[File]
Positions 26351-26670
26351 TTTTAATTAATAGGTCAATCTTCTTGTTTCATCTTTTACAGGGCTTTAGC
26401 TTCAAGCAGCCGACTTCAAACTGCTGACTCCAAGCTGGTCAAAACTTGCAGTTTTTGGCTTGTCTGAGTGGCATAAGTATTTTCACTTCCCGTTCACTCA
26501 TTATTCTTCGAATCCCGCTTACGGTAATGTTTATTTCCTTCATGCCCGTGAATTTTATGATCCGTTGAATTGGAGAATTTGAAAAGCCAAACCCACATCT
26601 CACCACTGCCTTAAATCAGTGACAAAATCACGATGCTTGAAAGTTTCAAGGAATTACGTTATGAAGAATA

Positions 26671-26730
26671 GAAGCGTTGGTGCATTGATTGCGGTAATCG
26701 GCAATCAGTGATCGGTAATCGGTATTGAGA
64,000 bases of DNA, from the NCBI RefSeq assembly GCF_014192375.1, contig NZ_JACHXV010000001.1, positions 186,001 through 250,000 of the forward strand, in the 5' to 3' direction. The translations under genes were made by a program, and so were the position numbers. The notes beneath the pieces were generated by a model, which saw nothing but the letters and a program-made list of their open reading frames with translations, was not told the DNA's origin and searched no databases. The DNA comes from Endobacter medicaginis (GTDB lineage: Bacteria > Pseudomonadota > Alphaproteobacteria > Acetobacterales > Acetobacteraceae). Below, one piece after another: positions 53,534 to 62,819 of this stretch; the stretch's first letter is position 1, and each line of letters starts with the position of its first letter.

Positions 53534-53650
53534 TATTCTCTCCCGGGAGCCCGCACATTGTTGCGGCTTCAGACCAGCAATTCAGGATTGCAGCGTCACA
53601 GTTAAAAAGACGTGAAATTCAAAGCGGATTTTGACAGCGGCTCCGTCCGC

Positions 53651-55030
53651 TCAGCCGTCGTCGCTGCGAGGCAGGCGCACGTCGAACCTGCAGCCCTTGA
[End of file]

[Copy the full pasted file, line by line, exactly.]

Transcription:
Positions 26351-26670
26351 TTTTAATTAATAGGTCAATCTTCTTGTTTCATCTTTTACAGGGCTTTAGC
26401 TTCAAGCAGCCGACTTCAAACTGCTGACTCCAAGCTGGTCAAAACTTGCAGTTTTTGGCTTGTCTGAGTGGCATAAGTATTTTCACTTCCCGTTCACTCA
26501 TTATTCTTCGAATCCCGCTTACGGTAATGTTTATTTCCTTCATGCCCGTGAATTTTATGATCCGTTGAATTGGAGAATTTGAAAAGCCAAACCCACATCT
26601 CACCACTGCCTTAAATCAGTGACAAAATCACGATGCTTGAAAGTTTCAAGGAATTACGTTATGAAGAATA

Positions 26671-26730
26671 GAAGCGTTGGTGCATTGATTGCGGTAATCG
26701 GCAATCAGTGATCGGTAATCGGTATTGAGA
64,000 bases of DNA, from the NCBI RefSeq assembly GCF_014192375.1, contig NZ_JACHXV010000001.1, positions 186,001 through 250,000 of the forward strand, in the 5' to 3' direction. The translations under genes were made by a program, and so were the position numbers. The notes beneath the pieces were generated by a model, which saw nothing but the letters and a program-made list of their open reading frames with translations, was not told the DNA's origin and searched no databases. The DNA comes from Endobacter medicaginis (GTDB lineage: Bacteria > Pseudomonadota > Alphaproteobacteria > Acetobacterales > Acetobacteraceae). Below, one piece after another: positions 53,534 to 62,819 of this stretch; the stretch's first letter is position 1, and each line of letters starts with the position of its first letter.

Positions 53534-53650
53534 TATTCTCTCCCGGGAGCCCGCACATTGTTGCGGCTTCAGACCAGCAATTCAGGATTGCAGCGTCACA
53601 GTTAAAAAGACGTGAAATTCAAAGCGGATTTTGACAGCGGCTCCGTCCGC

Positions 53651-55030
53651 TCAGCCGTCGTCGCTGCGAGGCAGGCGCACGTCGAACCTGCAGCCCTTGA